I know 2020 has been all about ‘you know what’ but with vaccine deployment happening my mind turned to the future and also the past.
The topic of asthma deaths used to literally keep me up at night.
I thought I would revisit it and reflect on how things have changed for me but also more widely for community pharmacy in Scotland.
Looking back now five years on from when I wrote the article below I am no less moved by the terrible findings of the National Review of Asthma Deaths (NRAD) in 2014. The truth is we [all health professionals] are still letting people with asthma down.
One of the highlights of running PIP recently was the fact that I got the opportunity to interview and collaborate with Dr Mark Levy. Dr Levy was very much involved in the original NRAD document and continues to be a tireless advocate for the involvement of community pharmacists in the care fo people with asthma. We were therefore very proud that he took the time to contribute to a recent PIP webinar.
I defy anyone to listen to Dr Levy and not be moved by the stories of some of the people who have sadly passed away as a direct result of poorly managed asthma. Many of these people are children. It really is heartbreaking and something must surely change.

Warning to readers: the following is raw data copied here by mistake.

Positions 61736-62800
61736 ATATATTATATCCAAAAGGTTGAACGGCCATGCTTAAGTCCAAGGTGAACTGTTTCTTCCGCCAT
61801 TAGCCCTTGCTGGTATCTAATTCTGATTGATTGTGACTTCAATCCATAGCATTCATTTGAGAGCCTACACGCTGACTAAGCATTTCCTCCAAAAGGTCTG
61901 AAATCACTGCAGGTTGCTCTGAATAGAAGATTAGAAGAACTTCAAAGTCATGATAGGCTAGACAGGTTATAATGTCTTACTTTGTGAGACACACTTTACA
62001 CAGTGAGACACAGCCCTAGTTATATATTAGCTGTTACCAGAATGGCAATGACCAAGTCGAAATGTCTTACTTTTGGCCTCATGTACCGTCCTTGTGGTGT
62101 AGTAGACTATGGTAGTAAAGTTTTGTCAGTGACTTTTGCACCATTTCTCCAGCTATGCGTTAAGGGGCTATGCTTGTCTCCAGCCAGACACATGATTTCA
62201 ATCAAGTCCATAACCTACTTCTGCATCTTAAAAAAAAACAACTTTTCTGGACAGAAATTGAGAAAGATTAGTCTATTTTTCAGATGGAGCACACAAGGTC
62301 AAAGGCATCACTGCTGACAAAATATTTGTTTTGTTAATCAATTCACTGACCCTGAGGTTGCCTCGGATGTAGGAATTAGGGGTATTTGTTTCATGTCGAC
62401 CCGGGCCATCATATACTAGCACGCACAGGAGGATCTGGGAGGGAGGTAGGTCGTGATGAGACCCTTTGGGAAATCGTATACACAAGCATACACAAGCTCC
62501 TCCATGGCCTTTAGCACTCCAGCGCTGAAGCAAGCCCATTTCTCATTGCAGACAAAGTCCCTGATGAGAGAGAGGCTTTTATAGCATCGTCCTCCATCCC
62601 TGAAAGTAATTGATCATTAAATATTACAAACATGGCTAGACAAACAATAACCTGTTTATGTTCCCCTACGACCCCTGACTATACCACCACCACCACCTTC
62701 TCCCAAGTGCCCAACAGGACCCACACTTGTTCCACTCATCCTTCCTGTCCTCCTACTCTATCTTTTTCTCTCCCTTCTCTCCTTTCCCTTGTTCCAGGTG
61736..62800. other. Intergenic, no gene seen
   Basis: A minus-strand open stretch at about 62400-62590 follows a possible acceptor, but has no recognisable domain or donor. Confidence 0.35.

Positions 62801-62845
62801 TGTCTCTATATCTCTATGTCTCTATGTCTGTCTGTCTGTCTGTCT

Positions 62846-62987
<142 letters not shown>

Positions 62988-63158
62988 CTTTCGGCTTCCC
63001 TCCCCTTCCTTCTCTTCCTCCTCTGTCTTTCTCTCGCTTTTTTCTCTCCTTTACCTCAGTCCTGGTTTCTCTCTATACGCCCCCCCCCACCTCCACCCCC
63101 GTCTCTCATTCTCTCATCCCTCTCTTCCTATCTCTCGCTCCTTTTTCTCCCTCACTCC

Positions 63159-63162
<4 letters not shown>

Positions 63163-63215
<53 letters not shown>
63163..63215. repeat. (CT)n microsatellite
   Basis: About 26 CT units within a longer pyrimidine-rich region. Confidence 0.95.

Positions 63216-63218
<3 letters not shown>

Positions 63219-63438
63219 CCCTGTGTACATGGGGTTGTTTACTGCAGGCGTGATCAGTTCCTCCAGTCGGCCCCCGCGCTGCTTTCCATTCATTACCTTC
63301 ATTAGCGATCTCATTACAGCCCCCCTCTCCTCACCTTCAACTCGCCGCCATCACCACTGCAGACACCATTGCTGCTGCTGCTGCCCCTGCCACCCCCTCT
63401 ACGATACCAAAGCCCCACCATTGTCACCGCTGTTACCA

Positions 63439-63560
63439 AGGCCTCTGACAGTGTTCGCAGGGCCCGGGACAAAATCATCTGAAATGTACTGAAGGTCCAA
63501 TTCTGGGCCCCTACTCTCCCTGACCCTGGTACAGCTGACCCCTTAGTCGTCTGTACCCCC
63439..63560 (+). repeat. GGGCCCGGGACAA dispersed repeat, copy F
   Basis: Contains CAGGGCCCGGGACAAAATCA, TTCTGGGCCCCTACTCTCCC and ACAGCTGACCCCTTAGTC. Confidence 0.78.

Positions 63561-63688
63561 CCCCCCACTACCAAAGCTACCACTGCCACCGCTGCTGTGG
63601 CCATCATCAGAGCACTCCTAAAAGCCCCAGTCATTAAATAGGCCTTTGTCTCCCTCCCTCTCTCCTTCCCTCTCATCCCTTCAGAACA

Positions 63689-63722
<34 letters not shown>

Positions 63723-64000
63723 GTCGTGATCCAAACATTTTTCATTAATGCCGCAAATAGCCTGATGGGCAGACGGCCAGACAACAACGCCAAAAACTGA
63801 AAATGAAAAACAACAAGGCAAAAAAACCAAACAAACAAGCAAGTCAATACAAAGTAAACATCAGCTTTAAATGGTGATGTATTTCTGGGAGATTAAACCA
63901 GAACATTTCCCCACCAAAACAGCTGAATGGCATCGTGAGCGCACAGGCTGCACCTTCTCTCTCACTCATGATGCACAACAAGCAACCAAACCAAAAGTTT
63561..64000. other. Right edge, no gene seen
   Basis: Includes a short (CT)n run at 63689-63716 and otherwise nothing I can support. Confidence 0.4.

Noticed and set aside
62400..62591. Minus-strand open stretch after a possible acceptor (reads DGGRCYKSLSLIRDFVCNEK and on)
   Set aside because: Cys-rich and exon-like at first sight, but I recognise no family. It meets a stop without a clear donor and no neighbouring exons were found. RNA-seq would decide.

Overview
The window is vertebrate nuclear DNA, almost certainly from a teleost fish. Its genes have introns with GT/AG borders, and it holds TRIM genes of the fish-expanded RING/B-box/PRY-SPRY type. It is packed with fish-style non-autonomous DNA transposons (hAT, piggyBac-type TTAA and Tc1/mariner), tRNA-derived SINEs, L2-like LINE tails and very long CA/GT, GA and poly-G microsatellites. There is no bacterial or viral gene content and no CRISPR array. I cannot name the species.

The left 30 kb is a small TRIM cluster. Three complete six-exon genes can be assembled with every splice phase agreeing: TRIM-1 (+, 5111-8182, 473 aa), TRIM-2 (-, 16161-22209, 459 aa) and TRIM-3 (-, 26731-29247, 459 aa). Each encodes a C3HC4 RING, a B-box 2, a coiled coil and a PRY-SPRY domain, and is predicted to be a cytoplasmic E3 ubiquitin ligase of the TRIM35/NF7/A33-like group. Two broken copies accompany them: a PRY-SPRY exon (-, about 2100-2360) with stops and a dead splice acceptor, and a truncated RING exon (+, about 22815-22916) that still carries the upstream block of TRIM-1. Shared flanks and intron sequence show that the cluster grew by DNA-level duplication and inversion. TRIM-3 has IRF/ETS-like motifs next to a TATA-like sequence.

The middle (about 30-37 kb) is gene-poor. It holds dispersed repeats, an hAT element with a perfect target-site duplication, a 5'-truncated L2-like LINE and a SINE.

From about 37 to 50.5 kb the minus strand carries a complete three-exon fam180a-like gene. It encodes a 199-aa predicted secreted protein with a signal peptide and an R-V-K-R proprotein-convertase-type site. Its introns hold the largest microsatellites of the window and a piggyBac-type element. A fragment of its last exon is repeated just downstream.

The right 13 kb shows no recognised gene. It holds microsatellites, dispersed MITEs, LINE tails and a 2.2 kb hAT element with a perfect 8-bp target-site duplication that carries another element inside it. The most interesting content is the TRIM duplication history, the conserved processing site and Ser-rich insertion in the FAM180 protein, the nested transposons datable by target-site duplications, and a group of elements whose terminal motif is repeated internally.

But what must change and can community pharmacy help?
Five years ago I wrote about how the Chronic Medication Service (CMS) offered considerable promise in our collective endeavours to literally save the lives of people with asthma who are at risk. The brief intervention model using independent prescribing that I advocated for all those years ago doesn’t seem to have caught on although pharmacists like Anna Murphy have advocated for greater community pharmacy involvement. As I mentioned on a recent webinar with Anna, the Simple Intervention™ she pioneered was work many years ahead of its time.
Rather than significantly invest in community pharmacy across the UK there has been a rush to fund pharmacists to work in general practice.
Not all conditions can be managed optimally via a formal sit down the appointment-based system. Brief interventions are useful and people with asthma, particularly mild asthma (although I hate that term), can benefit greatly by ‘little and often’ interventions. I think this is particularly true when this activity is delivered by a community pharmacist who has the autonomy to make appropriate interventions. Although I need to caveat that by saying that any independent prescribing activity in community pharmacy must be properly resourced. It must not be an opportunity to dump more responsibility on pharmacists with no extra investment in them through training, supervision and financial reward to them.